As the key battleground states of Wisconsin and Michigan were called for former Vice President Joe Biden on Wednesday, Tyler Briggs, a Republican from Charlestown, was hoping to see President Donald Trump take the lead. But he was also preparing for defeat. 

“I’d like to see Trump stay in office,” said Briggs. But he added, “I expect, after a long, drawn-out count, Biden will win.”

The current nail-biter caught some, including Briggs, by surprise. 

“Frankly, I expected a blue wave,” Briggs said, “because that’s what all the polls said, and that’s what all the news media said.” 

Cranston resident Karen Harris was also expecting a blue wave and said she’s hugely disappointed that Democrats didn’t decisively sweep the Senate and presidency. Harris came to America 40 years ago from Jamaica, and she thinks the unexpected support for Trump comes down to racial divides.

“I went to bed completely disappointed in American people, totally disappointed,” said Harris. “It’s clear to me, that because I’m Black, I’m not wanted in this country. I am hated because of the color of my skin and I can’t change that. I can educate as much as I want, I can have as much money as I want-- I am just hated because of the color of my skin. That’s what I realized last night.”

Harris jokingly refers to herself as “K. Harris 2020” in reference to Senator and vice presidential candidate Kamala Harris. She was excited about the possibility of a Biden-Harris administration. But as the results trickle in, she’s feeling less hopeful about the future.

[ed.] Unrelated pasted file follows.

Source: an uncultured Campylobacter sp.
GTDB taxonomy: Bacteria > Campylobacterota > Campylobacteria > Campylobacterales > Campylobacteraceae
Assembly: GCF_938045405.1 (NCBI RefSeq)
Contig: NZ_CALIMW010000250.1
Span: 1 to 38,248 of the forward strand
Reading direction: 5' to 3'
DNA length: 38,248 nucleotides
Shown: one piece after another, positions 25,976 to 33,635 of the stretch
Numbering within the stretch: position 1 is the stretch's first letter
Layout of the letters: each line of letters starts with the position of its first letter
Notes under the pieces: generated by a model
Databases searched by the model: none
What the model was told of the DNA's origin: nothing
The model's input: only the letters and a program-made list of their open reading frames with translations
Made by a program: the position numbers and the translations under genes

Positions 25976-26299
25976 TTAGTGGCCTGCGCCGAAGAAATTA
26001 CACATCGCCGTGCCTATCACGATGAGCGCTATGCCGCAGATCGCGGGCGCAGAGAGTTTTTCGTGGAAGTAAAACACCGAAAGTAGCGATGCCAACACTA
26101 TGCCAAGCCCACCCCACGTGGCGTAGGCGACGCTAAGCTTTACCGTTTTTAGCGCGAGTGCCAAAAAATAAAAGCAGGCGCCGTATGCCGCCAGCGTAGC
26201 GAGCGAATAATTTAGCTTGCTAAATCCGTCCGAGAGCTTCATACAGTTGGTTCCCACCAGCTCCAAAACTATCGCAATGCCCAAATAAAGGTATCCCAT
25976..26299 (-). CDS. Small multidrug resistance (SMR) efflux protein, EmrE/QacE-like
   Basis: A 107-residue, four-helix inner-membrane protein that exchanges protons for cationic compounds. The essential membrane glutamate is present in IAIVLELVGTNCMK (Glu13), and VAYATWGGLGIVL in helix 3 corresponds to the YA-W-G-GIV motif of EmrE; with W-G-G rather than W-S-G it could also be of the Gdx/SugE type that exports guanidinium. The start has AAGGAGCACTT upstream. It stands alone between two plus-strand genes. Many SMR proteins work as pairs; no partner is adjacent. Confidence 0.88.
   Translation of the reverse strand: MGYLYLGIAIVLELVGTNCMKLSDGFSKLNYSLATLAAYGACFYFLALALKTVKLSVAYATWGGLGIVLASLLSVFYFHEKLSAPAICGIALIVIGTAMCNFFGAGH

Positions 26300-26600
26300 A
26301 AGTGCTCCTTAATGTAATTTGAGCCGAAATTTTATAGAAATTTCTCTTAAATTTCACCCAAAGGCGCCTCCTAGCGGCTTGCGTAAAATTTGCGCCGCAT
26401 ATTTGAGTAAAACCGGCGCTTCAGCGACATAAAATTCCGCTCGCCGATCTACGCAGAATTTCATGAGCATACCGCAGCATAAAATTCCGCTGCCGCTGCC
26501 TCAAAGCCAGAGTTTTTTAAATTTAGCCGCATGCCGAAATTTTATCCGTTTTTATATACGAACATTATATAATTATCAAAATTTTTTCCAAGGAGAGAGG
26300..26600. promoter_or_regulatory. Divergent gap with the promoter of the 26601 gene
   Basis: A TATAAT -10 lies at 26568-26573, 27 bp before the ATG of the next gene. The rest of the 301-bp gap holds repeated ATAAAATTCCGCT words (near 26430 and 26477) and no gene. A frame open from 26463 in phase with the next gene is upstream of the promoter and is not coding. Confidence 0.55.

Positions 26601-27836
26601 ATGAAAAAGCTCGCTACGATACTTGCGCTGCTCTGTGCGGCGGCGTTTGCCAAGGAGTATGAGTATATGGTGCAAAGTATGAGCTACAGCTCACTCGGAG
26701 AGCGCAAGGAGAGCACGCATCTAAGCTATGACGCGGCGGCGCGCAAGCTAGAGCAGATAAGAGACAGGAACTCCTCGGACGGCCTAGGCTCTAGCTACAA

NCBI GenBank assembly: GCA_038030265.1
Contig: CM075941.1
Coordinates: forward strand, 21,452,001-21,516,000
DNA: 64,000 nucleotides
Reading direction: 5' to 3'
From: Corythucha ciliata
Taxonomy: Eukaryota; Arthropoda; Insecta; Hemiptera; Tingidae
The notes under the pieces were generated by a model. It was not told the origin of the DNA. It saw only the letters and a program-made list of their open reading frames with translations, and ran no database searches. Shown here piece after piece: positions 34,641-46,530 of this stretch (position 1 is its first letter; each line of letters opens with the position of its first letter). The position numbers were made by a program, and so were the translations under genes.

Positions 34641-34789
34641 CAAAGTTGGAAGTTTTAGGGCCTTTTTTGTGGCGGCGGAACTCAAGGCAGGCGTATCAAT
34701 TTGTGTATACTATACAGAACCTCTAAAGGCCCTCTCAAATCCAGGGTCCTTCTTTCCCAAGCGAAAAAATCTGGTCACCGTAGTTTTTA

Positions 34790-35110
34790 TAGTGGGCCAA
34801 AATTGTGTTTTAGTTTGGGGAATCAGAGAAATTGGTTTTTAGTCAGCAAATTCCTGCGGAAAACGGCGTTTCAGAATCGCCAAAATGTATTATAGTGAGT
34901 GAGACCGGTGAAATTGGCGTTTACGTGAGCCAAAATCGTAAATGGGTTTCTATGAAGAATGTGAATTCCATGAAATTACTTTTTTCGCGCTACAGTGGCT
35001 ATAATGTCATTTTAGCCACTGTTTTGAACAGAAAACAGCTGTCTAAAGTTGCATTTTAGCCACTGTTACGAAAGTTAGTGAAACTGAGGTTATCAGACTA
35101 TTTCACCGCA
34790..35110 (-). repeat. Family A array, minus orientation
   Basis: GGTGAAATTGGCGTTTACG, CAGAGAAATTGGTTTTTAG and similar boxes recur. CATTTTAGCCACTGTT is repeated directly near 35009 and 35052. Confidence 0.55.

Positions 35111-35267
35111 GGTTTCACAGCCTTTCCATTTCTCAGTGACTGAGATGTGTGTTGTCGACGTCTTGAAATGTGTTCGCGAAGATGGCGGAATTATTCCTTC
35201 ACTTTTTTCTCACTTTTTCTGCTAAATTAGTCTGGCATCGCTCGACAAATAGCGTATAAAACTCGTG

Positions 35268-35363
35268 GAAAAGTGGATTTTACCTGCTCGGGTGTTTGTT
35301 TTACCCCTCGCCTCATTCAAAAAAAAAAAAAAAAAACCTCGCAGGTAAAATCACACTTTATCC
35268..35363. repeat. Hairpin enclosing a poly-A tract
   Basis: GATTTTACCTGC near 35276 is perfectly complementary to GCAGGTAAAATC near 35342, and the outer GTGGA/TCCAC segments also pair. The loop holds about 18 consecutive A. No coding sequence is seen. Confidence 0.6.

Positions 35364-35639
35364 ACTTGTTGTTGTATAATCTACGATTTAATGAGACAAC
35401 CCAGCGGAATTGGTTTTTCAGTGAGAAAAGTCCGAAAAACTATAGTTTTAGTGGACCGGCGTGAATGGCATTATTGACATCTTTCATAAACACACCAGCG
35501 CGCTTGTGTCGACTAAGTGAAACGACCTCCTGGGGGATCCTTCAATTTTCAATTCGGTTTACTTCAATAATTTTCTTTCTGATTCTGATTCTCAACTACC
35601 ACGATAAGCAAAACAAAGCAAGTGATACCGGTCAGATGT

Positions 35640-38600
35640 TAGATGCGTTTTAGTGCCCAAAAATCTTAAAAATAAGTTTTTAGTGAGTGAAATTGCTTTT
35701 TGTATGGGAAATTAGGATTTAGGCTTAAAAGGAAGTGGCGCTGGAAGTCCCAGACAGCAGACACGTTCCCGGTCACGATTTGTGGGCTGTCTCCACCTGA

“I’m 57 years old, I’ve lost confidence in the American fairness, the American democracy, the American spirit,” said Harris. “I’m thinking you’re smiling in my face, but in the end, in your house, you’re still calling me a n-----. It’s a feeling of feeling unsafe because you’re so disappointed.”

“It should have been a landslide,” she added.

Joe Hanson, an Independent from Cranston, was also hoping for a Biden blowout.  

“It’s saddening,” said Hanson, although he added that Biden wasn’t his ideal candidate. 

“I’m disappointed that Biden was the nominee, period,” Hanson said. The best that they could come up with was Joe Biden, and that’s the sad and depressing part of this whole thing is.”

On Wednesday afternoon, Hanson said he was still hopeful that Biden had a path to victory. But as he waited for results, he’s just looking for a distraction. 

“I’m going to take a drive to Costco today, to get away from all,” Hanson said. “I have classical music on, I don’t want to think about all this for a little bit of a period,” said Hanson.  

As ballots counting continues, and litigation moves through the courts, the uncertainty for voters drags on